Chuck Hicks, director of the D.C. Black History Celebration Committee addressed participants Feb. 2 at a kickoff reception at the African American Civil War Museum to acknowledge Black History Month. (Photo by Shantella Sherman)

Because the Smithsonian National Museum of African American History and Culture won’t open on the National Mall until this September, the D.C. Black History Celebration Committee and the African American Civil War Museum kicked off a city-wide celebration of Black History Month with a reception Feb. 2 at the Civil War Museum on U Street in Northwest. The area is a showcase for the growth and prosperity of the city’s Black population.

“It is monumental to think that just a few years ago, many of the same people in this room today, were trying to convince the nation of the value in having an African-American history museum and now, it stands just minutes away,” Toya Harvey, a Howard University grad student told the AFRO.  “Even as we celebrate the vibrant history of our ancestors, we are making history for generations to come.”

The event included political figures, historians and D.C. residents.

Tristan Breaux, district director for Rep. Eleanor Holmes Norton (D-D.C.), offered remarks of encouragement for the museum on behalf of Norton, who was unable to attend in person. Breaux said Black history was a rich heritage, emphasizing that the celebration of Black History Month needed to reach all races, and all ages.


An artifact from the Civil War that is displayed at the African American Civil War Museum. (Photo by Shantella Sherman)

“As you can imagine, with the new African American History Museum opening down on the Mall, we are excited, but this (Civil War Museum) will always be our favorite,” Breaux said.  “Congresswoman Norton is honored to acknowledge the rich history and the people who have made this city great.”

African-American Civil War Museum Director Frank Smith, served as the event’s keynote speaker, and echoed many of Harvey’s sentiments. Smith told the AFRO that too often the day-to-day struggles of Black life have been hidden behind the push to survive or get along, with memories of a painful past in plain view.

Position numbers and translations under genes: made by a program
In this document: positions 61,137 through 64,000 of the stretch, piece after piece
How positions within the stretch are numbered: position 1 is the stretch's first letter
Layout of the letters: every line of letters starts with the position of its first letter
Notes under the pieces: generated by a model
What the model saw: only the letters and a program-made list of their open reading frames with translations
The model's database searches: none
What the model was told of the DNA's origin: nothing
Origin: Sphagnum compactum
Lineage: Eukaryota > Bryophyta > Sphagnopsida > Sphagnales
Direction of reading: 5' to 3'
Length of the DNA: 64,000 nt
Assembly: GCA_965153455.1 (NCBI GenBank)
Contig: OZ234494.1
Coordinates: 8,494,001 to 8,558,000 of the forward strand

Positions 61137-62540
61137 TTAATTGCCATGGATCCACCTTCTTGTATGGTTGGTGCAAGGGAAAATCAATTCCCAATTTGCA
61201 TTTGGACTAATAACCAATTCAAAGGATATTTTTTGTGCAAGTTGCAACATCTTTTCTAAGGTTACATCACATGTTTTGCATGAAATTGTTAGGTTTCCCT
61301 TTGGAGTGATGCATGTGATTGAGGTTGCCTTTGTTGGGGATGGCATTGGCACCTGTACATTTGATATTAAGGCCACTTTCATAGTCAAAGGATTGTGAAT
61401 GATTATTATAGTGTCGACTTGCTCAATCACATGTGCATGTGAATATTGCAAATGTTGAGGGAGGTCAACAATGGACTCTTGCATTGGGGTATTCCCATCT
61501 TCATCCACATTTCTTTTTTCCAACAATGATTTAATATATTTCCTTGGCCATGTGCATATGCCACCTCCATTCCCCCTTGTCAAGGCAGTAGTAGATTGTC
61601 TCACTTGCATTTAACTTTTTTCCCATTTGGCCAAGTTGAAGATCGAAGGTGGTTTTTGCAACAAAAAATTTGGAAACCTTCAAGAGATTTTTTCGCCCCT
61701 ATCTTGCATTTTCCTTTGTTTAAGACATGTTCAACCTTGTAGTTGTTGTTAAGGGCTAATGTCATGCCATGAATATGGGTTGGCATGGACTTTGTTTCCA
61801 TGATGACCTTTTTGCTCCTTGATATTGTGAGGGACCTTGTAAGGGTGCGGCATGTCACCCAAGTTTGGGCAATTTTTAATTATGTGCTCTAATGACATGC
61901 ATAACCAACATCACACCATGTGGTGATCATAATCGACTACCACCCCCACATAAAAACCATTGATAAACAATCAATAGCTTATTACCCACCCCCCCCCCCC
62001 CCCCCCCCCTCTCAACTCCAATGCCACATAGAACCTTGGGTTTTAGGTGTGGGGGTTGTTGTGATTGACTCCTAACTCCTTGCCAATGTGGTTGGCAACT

“This city is full of museums that celebrate the lives and accomplishments of people who do not look like us.  In fact, there are roads and streets, including Jefferson Davis Highway leading out of D.C. and into Virginia that some folks travel every day unaware that these spaces celebrate the lives of our oppressors,” Smith said.  “With Black History Month this year, as we move towards opening the African-American History Museum, I am excited that as Black people, we will be able to honor those in their heritage that have helped build this nation and this city.  We will soon have a space that publicly celebrates us.”

Marvin Wright, who joined the kickoff with his two-year-old son, said he came to support as many Black history-related programs as possible because he feared the nation was turning back its clock on racial tolerance – a move he believed would eventually push Black history from the nation’s consciousness.

“There is so much passive aggressive bigotry and racial hostility in this country that it makes me take pause,” Wright, a former Arizona Razorback football player told the AFRO.  “When I look at places like Arizona eliminating successful ethnic studies programs because they made White students feel bad, or refusing to acknowledge Dr. King’s birthday, you can only pray that whitewashing does not spread.”